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Making long-term economic growth more sustainable: evaluating the costs and benefits

journal contribution
posted on 2003-12-01, 00:00 authored by S Islam, M Munasinghe, Matthew ClarkeMatthew Clarke
Currently, traditional development issues such as economic stagnation, poverty, hunger, and illness as well as newer challenges like environmental degradation and globalisation demand attention. Sustainable development, including its economic, environmental and social elements, is a key goal of decisionmakers. Optimal economic growth has also been a crucial goal of both development theorists and practitioners. This paper examines the conditions under which optimal growth might be sustainable, by assessing the costs and benefits of growth. Key environmental and social aspects are considered. The Ecol-Opt-Growth-1 model analyses economic–ecological interactions, including resource depletion, pollution, irreversibility, other environmental effects, and uncertainty. It addresses some important issues, including savings, investment, technical progress, substitutability of productive factors, intergenerational efficiency, equity, and policies to make economic growth more sustainable—a basic element of the sustainomics framework. The empirical results support growing concerns that costs of growth may outweigh its benefits, resulting in unsustainability. Basically, in a wide range of circumstances, long term economic growth is unsustainable due to increasing environmental damage. Nevertheless, the model has many options that can be explored by policy makers, to make the development path more sustainable, as advocated by sustainomics. One example suggests that government supported abatement programs are needed to move towards sustainable development, since the model runs without abatement were infeasible. The optimal rate of abatement increases over time. Abatement of pollution is necessary to improve ecosystem viability and increase sustainability. Further research is necessary to seek conditions under which alternative economic growth paths are likely to become sustainable.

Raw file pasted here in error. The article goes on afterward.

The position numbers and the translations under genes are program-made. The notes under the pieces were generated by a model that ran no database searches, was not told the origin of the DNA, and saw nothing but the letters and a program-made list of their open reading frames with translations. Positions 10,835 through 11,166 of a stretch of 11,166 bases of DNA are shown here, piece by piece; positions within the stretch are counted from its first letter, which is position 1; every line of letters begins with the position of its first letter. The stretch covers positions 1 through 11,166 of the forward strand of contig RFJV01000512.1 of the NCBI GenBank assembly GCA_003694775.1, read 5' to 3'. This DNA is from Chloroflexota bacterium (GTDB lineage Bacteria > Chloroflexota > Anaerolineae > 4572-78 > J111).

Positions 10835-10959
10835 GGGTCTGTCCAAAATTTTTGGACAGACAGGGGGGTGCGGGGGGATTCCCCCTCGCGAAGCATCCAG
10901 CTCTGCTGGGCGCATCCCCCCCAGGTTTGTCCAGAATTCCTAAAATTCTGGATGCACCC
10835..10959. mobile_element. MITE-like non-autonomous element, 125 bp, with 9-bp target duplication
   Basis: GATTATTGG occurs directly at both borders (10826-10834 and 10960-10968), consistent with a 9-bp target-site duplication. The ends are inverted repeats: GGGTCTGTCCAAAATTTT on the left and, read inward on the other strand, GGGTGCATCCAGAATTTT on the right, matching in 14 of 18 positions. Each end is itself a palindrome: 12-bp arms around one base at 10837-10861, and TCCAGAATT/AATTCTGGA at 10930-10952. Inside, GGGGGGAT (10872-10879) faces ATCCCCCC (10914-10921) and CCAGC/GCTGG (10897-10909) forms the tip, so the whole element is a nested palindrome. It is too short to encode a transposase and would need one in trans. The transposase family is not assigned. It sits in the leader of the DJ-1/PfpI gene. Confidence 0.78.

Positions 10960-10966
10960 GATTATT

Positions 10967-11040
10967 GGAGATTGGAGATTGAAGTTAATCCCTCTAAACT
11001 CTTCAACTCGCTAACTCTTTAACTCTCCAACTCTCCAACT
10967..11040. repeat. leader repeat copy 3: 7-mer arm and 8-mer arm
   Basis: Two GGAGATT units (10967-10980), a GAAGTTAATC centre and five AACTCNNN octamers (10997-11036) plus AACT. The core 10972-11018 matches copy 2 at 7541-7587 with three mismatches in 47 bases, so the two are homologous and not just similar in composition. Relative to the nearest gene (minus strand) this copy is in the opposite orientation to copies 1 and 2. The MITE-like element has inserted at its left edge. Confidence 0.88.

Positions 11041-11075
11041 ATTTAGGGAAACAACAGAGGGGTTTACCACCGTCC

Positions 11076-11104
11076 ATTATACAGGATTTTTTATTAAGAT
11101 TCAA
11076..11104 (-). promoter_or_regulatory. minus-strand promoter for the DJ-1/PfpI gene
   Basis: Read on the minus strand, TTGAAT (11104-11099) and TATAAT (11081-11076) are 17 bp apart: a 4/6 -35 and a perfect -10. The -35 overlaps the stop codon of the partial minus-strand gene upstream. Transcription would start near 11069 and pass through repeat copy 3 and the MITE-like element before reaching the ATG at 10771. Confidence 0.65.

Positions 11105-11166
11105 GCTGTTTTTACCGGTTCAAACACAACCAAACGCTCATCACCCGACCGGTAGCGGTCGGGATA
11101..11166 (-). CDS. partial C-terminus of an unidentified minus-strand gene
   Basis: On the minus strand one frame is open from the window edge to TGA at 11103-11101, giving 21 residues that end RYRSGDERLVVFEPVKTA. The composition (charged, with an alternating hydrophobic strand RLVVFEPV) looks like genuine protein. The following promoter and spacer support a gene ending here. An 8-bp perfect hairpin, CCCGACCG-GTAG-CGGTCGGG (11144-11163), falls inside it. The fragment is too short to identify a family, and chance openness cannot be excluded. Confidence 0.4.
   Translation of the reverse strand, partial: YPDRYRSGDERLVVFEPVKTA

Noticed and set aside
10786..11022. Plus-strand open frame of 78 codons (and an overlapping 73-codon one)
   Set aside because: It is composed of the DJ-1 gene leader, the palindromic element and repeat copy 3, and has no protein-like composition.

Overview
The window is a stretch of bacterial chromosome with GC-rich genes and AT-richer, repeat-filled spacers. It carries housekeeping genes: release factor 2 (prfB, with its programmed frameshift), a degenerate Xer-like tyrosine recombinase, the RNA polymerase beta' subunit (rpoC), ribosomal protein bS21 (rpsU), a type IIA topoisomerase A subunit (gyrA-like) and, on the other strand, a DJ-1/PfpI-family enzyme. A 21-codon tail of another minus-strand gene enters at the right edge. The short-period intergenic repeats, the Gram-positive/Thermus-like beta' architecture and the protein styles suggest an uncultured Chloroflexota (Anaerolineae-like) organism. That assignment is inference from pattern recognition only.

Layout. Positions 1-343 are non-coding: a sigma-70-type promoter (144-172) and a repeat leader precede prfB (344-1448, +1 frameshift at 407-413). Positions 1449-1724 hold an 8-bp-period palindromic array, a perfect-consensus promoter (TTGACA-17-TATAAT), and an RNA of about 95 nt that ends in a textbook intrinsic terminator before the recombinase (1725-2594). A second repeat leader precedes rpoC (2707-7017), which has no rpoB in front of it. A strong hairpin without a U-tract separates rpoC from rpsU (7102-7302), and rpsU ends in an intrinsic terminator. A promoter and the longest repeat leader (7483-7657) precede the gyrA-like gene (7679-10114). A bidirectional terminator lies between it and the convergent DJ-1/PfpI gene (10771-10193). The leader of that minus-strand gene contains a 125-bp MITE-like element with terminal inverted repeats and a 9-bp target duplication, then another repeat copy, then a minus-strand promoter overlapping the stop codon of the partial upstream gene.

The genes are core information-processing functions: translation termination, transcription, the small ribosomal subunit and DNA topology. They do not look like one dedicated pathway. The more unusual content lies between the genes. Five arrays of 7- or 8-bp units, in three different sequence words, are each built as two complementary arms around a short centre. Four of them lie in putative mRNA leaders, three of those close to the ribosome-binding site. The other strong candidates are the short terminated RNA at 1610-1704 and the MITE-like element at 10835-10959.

History

Journal

Ecological economics

Volume

47

Issue

2-3

Pagination

149 - 166

Publisher

Elsevier BV

Location

Amsterdam, Netherlands

ISSN

0921-8009

eISSN

1873-6106

Language

eng

Publication classification

C1.1 Refereed article in a scholarly journal

Copyright notice

2003, Elsevier Science B.V.